In any case, it’s smart to use the moonshot analogy today to disrupt your business or startup from the business-as-usual malady. The world is moving faster and faster, so you need to shoot higher to keep from falling behind. In addition, you will like the exhilaration and satisfaction that comes with a successful moonshot. It’s the best way to change the world and leave a legacy to remember.

Marty Zwilling

*** First published on Forbes on 07/15/2016 ***

0

Share/Bookmark

Wednesday, July 20, 2016

7 Ways People Can Make A Big Difference In Startups

people-differenceIn my years of working with entrepreneurs, I have heard many times the promise that their new idea will create the next Amazon or Apple, but I rarely hear the more important promise that the founder will practice all the good habits of winning entrepreneurs like Jeff Bezos and Steve Jobs. You see, I’m convinced that the entrepreneur makes the company, not the other way around.

This seemingly radical concept of people making all the difference in business has been around for a long time, perhaps most visibly in the classic book “The 7 Habits of Highly Effective People,” first published by Stephen R. Covey over 25 years ago. Yet I still see most of the focus in the startup community on creating the best technology and process, rather than practicing the most effective habits.

In that context, I’d like to restate and amplify in business terms the top attributes that I believe every entrepreneur should aspire and commit to, consistent with the seven most effective habits detailed by Covey many years ago:

  1. Be proactive and take the initiative. Being proactive in a new business means starting with a vision of how to do things better, rather than following someone else’s success model. We have enough social network startups. Enlarge your circle of influence, and manage risk as an opportunity, not a negative. Keep commitments, with no excuses.

  2. Make personal life goals drive the business. Begin with the end in mind - your definition of success based on your principles. You won’t be effective centering your life around someone else’s view of success, satisfaction, and happiness. Make sure you have a personal mission statement before you try to define one for your new business.

  3. Willing to work on the business as well as in the business. Many entrepreneurs, especially technologists, relish building the product, and assume the business will build itself. Effective entrepreneurs always put first things first, expect needs to change, and manage with discipline. That means knowing when to delegate, enlist help, and say no.

  4. Strive for win-win relationships and agreements. Successful startups are more about stakeholder win-win relationships than win-lose with competitors and vendors. In the same way, win-win performance agreements make for effective team members, partners, and investors. Win-win puts the responsibility on the entrepreneur to deliver results.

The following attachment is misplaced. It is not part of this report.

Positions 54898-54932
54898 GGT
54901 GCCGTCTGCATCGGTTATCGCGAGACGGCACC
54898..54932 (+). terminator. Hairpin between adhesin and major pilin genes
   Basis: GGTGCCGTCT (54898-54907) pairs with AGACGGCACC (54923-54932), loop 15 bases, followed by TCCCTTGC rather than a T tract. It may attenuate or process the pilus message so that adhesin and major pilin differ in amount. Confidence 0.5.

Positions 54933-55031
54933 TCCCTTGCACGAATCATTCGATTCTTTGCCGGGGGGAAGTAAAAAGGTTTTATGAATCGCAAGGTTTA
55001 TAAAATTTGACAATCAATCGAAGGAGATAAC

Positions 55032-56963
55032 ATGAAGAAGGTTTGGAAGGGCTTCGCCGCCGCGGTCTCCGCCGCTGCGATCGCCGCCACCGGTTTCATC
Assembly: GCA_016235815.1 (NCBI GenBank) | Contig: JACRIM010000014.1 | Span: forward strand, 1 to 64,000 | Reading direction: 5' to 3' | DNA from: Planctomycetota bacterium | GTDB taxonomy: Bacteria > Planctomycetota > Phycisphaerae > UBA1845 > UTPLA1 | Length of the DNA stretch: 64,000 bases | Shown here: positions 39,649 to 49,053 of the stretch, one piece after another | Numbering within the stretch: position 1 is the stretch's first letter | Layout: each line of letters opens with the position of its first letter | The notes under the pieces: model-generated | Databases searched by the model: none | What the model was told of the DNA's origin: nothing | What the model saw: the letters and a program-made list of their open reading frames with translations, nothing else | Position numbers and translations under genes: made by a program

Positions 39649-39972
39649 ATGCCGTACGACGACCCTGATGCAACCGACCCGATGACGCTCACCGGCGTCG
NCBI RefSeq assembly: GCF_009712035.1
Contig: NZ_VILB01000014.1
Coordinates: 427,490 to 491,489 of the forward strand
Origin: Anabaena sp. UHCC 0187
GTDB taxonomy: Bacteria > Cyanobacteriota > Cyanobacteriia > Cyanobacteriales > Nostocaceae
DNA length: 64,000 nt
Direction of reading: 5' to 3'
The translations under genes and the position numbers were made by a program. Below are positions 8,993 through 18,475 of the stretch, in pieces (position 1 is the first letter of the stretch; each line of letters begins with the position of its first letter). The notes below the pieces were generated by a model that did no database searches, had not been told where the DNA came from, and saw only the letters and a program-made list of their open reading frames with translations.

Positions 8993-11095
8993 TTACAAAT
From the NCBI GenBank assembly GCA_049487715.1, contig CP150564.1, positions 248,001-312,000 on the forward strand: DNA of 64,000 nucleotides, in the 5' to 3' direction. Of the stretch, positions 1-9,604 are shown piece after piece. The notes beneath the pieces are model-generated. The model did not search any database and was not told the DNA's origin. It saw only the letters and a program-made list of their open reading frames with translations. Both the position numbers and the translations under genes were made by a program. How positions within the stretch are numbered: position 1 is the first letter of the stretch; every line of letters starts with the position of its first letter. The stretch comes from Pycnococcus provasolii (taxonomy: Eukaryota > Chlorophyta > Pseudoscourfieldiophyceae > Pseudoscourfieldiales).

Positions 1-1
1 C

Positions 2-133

5. Seek first to understand, then be understood. Communication is one of the most important skills in business. With today’s interactive social media, there is no reason to assume that you know what customers want, or they know what you have. Collect their view and communicate. Don’t be an entrepreneur with a solution looking for a problem.

  6. Build synergistic business relationships. Valuing the differences is the essence of synergy – the physical, mental, and emotional differences that might be used as stepping stones to new business and win-win opportunities. Different points of view, even healthy conflict, is the key to innovative solutions and timely required change.

  7. Practice continuous learning and self-renewal. Renewal is the principle and the process that empowers entrepreneurs to move through an upward spiral of growth, change, and continuous improvement. This is often called sharpening the saw. It facilitates learning, committing, and doing business on an increasingly higher plane.

For many entrepreneurs adopting these habits is a paradigm shift, as challenging as the one from technologist to business professional, but it can be done and has been done by every successful entrepreneur. In addition, the power of a paradigm shift is that it opens up a new level of thinking, and a new level of power. It’s a great new asset, often more important than new funding.

Remember that investors continue to see thousands of e-commerce and computer startups, but only a few new entrepreneurs like Jeff Bezos and Steve Jobs. If you already have the effective habits I have outlined here, make those part of the story you lead with. If you don’t have them yet, now is the time to start.

Marty Zwilling

0

Share/Bookmark